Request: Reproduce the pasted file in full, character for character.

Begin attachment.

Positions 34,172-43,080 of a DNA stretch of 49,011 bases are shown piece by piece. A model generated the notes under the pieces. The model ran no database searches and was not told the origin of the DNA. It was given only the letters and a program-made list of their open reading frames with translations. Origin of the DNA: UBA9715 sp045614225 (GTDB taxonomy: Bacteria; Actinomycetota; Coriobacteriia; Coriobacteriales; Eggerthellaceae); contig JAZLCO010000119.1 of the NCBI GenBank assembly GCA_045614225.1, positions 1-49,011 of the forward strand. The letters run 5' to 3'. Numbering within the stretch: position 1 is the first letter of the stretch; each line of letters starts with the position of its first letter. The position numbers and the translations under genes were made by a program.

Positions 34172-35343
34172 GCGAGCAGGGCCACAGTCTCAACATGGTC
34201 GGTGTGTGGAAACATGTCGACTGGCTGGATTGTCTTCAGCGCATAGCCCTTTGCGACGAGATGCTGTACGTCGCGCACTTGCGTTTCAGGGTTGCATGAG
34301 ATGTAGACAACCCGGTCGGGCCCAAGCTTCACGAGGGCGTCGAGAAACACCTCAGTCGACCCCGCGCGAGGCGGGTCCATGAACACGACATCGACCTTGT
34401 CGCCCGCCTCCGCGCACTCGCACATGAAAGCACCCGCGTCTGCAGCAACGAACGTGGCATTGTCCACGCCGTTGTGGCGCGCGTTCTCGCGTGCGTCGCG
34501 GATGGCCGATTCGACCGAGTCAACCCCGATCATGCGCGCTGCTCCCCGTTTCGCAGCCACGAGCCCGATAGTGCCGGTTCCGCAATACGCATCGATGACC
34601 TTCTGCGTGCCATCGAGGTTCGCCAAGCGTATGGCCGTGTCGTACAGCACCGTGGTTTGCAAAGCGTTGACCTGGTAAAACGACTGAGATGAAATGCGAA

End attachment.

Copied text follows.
Positions 34,172-43,080 of a DNA stretch of 49,011 bases are shown piece by piece. A model generated the notes under the pieces. The model ran no database searches and was not told the origin of the DNA. It was given only the letters and a program-made list of their open reading frames with translations. Origin of the DNA: UBA9715 sp045614225 (GTDB taxonomy: Bacteria; Actinomycetota; Coriobacteriia; Coriobacteriales; Eggerthellaceae); contig JAZLCO010000119.1 of the NCBI GenBank assembly GCA_045614225.1, positions 1-49,011 of the forward strand. The letters run 5' to 3'. Numbering within the stretch: position 1 is the first letter of the stretch; each line of letters starts with the position of its first letter. The position numbers and the translations under genes were made by a program.

Positions 34172-35343
34172 GCGAGCAGGGCCACAGTCTCAACATGGTC
34201 GGTGTGTGGAAACATGTCGACTGGCTGGATTGTCTTCAGCGCATAGCCCTTTGCGACGAGATGCTGTACGTCGCGCACTTGCGTTTCAGGGTTGCATGAG
34301 ATGTAGACAACCCGGTCGGGCCCAAGCTTCACGAGGGCGTCGAGAAACACCTCAGTCGACCCCGCGCGAGGCGGGTCCATGAACACGACATCGACCTTGT
34401 CGCCCGCCTCCGCGCACTCGCACATGAAAGCACCCGCGTCTGCAGCAACGAACGTGGCATTGTCCACGCCGTTGTGGCGCGCGTTCTCGCGTGCGTCGCG
34501 GATGGCCGATTCGACCGAGTCAACCCCGATCATGCGCGCTGCTCCCCGTTTCGCAGCCACGAGCCCGATAGTGCCGGTTCCGCAATACGCATCGATGACC
34601 TTCTGCGTGCCATCGAGGTTCGCCAAGCGTATGGCCGTGTCGTACAGCACCGTGGTTTGCAAAGCGTTGACCTGGTAAAACGACTGAGATGAAATGCGAA